"Marty Coniglio on Why He's Leaving 9News"
Denver doesn't really have celebrities, but there are a few faces that passersby on the street are sure to recognize. One belongs to Marty Coniglio, a weather forecaster at various local TV stations for the past three decades, most recently at 9News, where he's monitored Denver's ever-changing skies for fifteen years. But come December 30, Coniglio is signing off of the airwaves for good.
He says he is neither retiring nor being pushed out, and he's not leaving channel 9 for another station. "The honest answer is, I don't know what I'm going to be doing," he told us in November. Citing health issues that have made his early-morning shift difficult to manage, he says he's applied to positions that are totally unrelated to media, including a stint as a jet salesperson. While that didn't pan out, he's hopeful the skills he's amassed as a TV meteorologist will come in handy. "Meteorology is a pretty damn hard degree to earn," he told us, "but I think weather people are still viewed as being less serious and, frankly, less intelligent than their news counterparts. You're viewed as a smile and a haircut. So it can be very difficult to convince people about the huge array of skills you have to transfer. But I hope I can."
"The Message of Denver GoTopless Day"
Nipples are serious business in Colorado — and, as 2019 has proven, around the U.S. The Fort Collins City Council removed the topless ban aimed at women from its public nudity code in September (the ban had been unenforceable since February 2017 after a judge ruled it unconstitutional). The final nail in the coffin came when the federal appeals court for the 10th Circuit struck the ban down in February.
The so-called Free the Nipple movement could even make its way to the U.S. Supreme Court. Three women in New Hampshire are asking the nation's highest court to consider the constitutionality of a city ordinance in the state that bans women from appearing topless in public. No doubt the 10th Circuit decision will appear in their case.
As Matt Wilson, co-organizer of the Denver GoTopless Day rally, put it to us in a story we published in August ahead of the local rally: "We have to remind society that while nudity and sexuality can overlap, they aren’t the same thing."
Looks Like the Broncos Got Hosed on Stadium Naming Deal, Expert Says"
News came in the beginning of September three years in the making. On the 4th, the Broncos announced they had sold the naming rights to their stadium three years after Sports Authority, the previous owner of the naming rights, filed for bankruptcy protections. The lucky new company? Empower Retirement, a local firm that virtually no one had heard of before the announcement.
Empower might have been the subject of a few punchlines after the announcement, but it got the last laugh. The company got the 21-year deal for a song, said Darrin Duber-Smith, a marketing professor and senior lecturer at Metropolitan State University of Denver, as well as the state's acknowledged expert on sports sponsorships, for a story we wrote the day after the front-office announcement. "On the Broncos side, it looks funky," Duber-Smith said of the agreement to call the edifice Empower Field at Mile High. "You spent three years looking. You had the name of a dead company [Sports Authority] on the stadium for two years, and you refused to take it down. Then you finally took it down, but you didn't replace it with another venue-naming sponsor, so people got used to the Mile High Stadium name again. Then you announced, really without any warning, that an unknown company had bought the rights — and you announced it, without disclosing very much about it, to a very cynical fan base that's faced with one of the worst Broncos teams we've had since the 1960s."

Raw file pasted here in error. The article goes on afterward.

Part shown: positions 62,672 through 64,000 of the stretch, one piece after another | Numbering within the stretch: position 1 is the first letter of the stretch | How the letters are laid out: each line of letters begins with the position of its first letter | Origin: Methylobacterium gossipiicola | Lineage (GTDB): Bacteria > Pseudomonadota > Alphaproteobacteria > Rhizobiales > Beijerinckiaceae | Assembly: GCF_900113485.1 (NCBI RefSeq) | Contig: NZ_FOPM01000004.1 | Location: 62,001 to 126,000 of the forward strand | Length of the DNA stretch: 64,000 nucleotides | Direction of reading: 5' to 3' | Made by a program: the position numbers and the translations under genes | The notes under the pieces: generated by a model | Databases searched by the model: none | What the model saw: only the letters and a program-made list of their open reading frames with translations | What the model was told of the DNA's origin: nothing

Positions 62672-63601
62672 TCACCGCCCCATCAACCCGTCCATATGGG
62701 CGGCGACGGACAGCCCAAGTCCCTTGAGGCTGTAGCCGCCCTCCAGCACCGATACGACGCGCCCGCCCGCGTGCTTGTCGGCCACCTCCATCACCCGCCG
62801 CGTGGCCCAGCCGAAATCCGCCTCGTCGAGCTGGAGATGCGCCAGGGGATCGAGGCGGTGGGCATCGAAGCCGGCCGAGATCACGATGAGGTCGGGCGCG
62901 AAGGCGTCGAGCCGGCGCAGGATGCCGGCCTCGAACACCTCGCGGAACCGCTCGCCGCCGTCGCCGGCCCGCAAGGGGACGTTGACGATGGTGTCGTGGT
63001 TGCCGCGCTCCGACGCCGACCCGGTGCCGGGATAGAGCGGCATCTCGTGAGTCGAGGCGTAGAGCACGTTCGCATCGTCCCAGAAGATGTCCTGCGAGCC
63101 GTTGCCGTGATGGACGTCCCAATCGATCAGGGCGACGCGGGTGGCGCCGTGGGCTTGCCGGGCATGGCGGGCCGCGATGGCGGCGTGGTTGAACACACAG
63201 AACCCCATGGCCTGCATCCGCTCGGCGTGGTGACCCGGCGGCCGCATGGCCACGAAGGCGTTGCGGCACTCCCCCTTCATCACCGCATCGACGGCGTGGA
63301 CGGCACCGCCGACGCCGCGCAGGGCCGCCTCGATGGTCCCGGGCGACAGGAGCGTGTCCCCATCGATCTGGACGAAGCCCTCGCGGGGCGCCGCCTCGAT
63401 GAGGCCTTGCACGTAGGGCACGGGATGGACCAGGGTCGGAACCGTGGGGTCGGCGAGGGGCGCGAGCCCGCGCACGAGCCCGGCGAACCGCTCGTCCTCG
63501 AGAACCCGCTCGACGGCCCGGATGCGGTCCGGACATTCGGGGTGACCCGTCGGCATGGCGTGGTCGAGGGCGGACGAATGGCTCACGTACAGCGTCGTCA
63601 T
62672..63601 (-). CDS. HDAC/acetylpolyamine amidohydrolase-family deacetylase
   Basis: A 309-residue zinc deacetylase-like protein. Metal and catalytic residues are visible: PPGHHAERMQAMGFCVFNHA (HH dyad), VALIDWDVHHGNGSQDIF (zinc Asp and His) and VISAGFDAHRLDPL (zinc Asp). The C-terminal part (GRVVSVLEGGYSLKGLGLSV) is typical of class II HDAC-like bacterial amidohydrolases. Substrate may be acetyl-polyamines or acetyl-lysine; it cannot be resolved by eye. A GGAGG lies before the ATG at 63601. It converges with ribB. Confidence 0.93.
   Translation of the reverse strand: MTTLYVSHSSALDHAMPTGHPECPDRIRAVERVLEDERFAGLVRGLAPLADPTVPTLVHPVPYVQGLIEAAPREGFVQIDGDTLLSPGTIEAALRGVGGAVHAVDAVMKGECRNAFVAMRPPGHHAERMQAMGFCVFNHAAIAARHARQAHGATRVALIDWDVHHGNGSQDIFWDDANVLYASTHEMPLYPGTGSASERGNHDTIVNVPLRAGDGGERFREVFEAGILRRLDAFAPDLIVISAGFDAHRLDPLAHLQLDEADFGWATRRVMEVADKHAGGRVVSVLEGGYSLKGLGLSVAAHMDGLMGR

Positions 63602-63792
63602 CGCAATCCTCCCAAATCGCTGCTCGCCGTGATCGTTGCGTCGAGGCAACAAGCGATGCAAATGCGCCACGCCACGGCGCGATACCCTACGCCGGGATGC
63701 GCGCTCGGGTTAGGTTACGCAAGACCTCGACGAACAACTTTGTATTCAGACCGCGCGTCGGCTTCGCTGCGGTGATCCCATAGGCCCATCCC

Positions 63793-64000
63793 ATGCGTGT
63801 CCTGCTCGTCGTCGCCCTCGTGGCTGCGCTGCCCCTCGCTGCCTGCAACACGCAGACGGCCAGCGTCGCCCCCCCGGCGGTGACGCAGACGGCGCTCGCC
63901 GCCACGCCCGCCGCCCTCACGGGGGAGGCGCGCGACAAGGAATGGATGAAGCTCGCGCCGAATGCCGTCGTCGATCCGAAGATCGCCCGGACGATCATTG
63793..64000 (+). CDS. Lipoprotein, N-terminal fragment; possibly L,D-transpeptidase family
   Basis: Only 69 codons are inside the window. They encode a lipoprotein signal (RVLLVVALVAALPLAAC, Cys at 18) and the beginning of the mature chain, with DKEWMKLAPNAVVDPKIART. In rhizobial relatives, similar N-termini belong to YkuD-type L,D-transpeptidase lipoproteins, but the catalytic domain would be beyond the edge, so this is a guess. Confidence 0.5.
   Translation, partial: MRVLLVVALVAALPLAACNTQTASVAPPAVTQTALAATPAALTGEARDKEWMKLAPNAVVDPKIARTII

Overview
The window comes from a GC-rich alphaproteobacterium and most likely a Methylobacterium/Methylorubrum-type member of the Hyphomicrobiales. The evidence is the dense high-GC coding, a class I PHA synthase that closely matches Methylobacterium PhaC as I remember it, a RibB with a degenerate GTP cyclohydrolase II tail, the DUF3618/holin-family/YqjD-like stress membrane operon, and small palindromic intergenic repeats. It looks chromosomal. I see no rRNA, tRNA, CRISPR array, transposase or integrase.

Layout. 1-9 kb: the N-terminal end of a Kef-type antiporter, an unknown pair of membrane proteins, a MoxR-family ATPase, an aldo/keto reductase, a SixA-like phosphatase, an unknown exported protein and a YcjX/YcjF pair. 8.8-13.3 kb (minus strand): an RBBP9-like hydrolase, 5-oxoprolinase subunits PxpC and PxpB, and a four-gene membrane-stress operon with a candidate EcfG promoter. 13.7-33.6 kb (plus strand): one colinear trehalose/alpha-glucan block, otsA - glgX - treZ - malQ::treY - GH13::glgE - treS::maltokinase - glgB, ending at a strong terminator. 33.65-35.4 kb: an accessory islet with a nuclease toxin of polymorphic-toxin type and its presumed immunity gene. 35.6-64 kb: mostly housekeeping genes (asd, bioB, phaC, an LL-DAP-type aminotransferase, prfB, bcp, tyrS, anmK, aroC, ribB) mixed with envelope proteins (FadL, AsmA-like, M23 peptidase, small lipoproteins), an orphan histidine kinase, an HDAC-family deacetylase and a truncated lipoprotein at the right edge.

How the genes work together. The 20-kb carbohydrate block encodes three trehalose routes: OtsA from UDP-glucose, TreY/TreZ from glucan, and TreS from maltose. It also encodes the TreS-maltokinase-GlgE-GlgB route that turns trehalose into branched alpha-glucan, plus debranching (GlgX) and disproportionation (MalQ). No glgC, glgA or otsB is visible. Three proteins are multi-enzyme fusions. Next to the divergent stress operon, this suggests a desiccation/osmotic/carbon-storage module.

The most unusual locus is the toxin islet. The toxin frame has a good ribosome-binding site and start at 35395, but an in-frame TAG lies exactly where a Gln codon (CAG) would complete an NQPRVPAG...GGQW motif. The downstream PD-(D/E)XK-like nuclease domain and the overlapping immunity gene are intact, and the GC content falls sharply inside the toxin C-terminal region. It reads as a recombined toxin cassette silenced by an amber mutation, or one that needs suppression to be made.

The new name didn't bring much luck to the team, which has struggled this year for reasons totally unrelated to its stadium. We'll spare you the "empower" puns...
"AAA: Snowy Denver Driving Issues Were Your Fault, Dumbass"
The American Automobile Association might not be known for its saucy language, but its message was loud and clear after an October 10 snowstorm ripped through town. Who was at fault for all the traffic accidents? You, you nitwit.
A news blast issued on the 11th titled "Winter Driving: Here's What Went Wrong This AM" cited, as our Michael Roberts put it, "National Highway Traffic Safety Administration data estimating that 'nearly 95 percent of all crashes are the result of driver error' before offering up a list of sample comments from folks who had problems during the storm, followed by responses intended to deliver the cold, hard truth."
AAA went on to list common gripes by commuters during snowstorms — car wouldn't start, tire pressure light came on, car sliding everywhere — and rebuke them in near-poetic fashion, not-so-subtly reminding drivers that, yes, we live in a wintry wonderland, and, why, yes, it is up to you to ensure your car is winter-ready.